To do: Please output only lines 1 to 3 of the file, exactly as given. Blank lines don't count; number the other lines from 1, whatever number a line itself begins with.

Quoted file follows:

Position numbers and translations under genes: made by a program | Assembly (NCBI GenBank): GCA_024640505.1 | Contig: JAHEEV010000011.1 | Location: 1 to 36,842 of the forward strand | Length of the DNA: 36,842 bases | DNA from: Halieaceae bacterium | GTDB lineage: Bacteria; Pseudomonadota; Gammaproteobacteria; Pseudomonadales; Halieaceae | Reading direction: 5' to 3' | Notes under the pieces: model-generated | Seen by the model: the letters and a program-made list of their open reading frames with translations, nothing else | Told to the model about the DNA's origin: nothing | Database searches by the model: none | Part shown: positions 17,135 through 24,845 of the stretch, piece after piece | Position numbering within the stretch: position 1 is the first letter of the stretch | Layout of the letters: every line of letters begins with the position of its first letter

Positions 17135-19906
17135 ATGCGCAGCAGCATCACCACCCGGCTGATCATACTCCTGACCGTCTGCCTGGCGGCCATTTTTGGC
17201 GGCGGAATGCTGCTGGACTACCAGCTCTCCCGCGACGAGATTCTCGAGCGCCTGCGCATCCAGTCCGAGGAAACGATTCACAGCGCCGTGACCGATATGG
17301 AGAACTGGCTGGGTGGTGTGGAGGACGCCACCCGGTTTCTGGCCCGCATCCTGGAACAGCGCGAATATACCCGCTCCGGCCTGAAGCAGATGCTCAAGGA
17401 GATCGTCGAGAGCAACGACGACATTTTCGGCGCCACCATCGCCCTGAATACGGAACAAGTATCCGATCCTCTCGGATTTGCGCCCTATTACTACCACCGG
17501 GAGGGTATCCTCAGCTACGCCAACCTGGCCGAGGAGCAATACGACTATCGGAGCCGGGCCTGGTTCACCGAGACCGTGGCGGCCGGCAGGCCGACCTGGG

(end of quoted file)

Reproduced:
Position numbers and translations under genes: made by a program | Assembly (NCBI GenBank): GCA_024640505.1 | Contig: JAHEEV010000011.1 | Location: 1 to 36,842 of the forward strand | Length of the DNA: 36,842 bases | DNA from: Halieaceae bacterium | GTDB lineage: Bacteria; Pseudomonadota; Gammaproteobacteria; Pseudomonadales; Halieaceae | Reading direction: 5' to 3' | Notes under the pieces: model-generated | Seen by the model: the letters and a program-made list of their open reading frames with translations, nothing else | Told to the model about the DNA's origin: nothing | Database searches by the model: none | Part shown: positions 17,135 through 24,845 of the stretch, piece after piece | Position numbering within the stretch: position 1 is the first letter of the stretch | Layout of the letters: every line of letters begins with the position of its first letter

Positions 17135-19906
17135 ATGCGCAGCAGCATCACCACCCGGCTGATCATACTCCTGACCGTCTGCCTGGCGGCCATTTTTGGC